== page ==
Pediatric Flexible Bronchoscopy Library

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Pediatric Flexible Bronchoscopy Library

Flexible bronchoscopy is performed for diagnostic and therapeutic purposes in children with a variety of symptoms including chronic cough, recurrent/persistent wheezing, lower respiratory tract infections, hemoptysis, and upper or lower airway obstruction.  It is performed by pulmonologists, otolaryngologists, intensivists, and surgeons.  While several courses and textbooks on pediatric flexible bronchoscopy are available, training in these procedures occurs primarily during the physician's specialty or subspecialty graduate medical education training.  There is no dedicated resource for trainees or practicing physicians seeking continuous medical education to support and enhance their flexible bronchoscopy knowledge. 

The ATS Pediatric Bronchoscopy Library project aims to:

  1. Develop an archived online library of peer-reviewed clinical vignettes accompanied by pediatric flexible bronchoscopy images/videos illustrating upper and lower airway pathology, airway anatomical variants, airway dynamics and advanced diagnostic and interventional procedures.

    Providing access to high-quality images and video of flexible bronchoscopy is an effective means of exposing clinicians to the full breadth of upper and lower airway pathology and advances in diagnostic and therapeutic techniques utilizing flexible bronchoscopy in children.  Development of this online indexed archive provides clinicians and trainees an opportunity to share their experience and learn from the collective experience of ATS members.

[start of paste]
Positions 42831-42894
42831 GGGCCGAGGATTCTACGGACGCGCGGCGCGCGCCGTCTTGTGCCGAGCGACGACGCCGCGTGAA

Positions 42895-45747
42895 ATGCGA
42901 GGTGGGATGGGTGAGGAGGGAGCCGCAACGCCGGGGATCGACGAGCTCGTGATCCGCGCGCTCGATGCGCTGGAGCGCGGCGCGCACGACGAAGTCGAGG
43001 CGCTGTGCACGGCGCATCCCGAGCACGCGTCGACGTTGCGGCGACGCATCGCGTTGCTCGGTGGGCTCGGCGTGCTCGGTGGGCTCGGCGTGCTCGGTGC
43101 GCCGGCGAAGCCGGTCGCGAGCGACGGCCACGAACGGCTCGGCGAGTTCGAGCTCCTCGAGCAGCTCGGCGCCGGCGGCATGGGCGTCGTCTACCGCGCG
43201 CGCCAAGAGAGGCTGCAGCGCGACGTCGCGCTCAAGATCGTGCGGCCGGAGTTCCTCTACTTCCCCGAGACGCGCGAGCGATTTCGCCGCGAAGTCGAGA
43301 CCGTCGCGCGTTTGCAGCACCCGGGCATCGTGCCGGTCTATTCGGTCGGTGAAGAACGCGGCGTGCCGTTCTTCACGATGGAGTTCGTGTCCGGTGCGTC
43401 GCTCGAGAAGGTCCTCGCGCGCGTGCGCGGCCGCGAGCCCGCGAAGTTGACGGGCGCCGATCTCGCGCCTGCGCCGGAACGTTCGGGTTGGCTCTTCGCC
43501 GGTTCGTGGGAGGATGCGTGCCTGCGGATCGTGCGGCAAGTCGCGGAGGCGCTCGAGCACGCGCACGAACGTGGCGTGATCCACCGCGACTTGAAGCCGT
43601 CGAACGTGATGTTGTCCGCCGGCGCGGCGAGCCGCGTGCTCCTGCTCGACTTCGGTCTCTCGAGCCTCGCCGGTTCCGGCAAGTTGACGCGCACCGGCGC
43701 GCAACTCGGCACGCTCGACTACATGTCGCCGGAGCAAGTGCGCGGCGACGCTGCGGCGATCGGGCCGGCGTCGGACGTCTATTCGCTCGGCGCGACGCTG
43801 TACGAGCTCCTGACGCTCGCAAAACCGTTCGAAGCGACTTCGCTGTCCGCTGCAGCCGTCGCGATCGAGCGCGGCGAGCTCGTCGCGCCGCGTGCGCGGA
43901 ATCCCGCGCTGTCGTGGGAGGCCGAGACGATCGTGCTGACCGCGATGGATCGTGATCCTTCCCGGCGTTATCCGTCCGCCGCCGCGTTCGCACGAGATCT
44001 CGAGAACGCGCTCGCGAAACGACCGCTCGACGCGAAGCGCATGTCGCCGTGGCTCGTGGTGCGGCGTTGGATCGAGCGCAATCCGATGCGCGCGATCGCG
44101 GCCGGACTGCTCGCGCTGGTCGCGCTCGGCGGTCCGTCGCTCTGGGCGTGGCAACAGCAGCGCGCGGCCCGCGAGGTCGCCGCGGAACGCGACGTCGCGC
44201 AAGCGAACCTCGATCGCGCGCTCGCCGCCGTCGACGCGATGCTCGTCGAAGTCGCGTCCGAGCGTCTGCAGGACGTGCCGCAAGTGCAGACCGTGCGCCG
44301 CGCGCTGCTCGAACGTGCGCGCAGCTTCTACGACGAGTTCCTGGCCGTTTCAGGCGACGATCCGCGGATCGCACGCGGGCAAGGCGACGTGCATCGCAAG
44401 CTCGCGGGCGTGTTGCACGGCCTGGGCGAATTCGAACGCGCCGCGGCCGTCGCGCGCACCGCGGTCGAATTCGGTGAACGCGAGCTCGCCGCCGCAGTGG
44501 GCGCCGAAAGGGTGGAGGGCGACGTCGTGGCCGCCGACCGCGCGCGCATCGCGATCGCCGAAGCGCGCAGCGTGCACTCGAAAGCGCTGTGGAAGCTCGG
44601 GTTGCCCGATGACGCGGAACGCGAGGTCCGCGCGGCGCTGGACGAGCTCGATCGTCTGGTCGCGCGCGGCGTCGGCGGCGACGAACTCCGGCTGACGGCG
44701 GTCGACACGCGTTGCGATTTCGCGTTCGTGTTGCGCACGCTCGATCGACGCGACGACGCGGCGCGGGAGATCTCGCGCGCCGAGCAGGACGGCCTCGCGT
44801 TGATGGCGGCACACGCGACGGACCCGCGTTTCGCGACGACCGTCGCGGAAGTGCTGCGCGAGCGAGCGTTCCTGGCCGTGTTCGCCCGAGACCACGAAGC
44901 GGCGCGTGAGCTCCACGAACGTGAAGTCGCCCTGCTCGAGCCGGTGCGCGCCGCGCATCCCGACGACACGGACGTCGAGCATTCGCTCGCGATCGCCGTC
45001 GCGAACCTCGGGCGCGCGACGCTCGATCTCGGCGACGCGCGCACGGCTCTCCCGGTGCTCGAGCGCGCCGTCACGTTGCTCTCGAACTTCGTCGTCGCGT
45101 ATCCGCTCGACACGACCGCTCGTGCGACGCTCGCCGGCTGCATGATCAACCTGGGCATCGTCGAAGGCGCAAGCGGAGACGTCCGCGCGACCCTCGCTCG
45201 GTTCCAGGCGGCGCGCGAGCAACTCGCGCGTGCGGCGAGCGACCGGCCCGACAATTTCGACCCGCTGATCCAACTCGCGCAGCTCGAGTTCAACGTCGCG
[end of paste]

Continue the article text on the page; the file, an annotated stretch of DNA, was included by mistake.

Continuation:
2. Engage pediatric pulmonologists through invited expert commentary on these clinical vignettes and through an interactive discussion forum linked to each vignette (via Doc Matters).

    While cases may demonstrate interesting or rare airway abnormalities, learning is enhanced through commentary from experts in the field who may discuss important points about performing flexible bronchoscopy and making the correct diagnosis. Experts may also choose to discuss management options for airway abnormalities identified in case vignettes, focusing on different options for management when standards of care are not defined.  ATS members will benefit from having a forum for each case vignette to ask questions and engage in discussion on the case. This may be especially beneficial to physicians managing children with similar findings as those described in the case vignettes. 

ATS members are encouraged to share their experience here by submitting cases. All cases will be peer-reviewed and assessed for quality of writing, image/video and teaching points.  Once approved, each case will be assigned to a content expert who will write a brief editorial to be published alongside the case on the ATS Pediatric Assembly website.


Joseph Piccione, D.O., M.S. and Dan Bescoter, DO, MS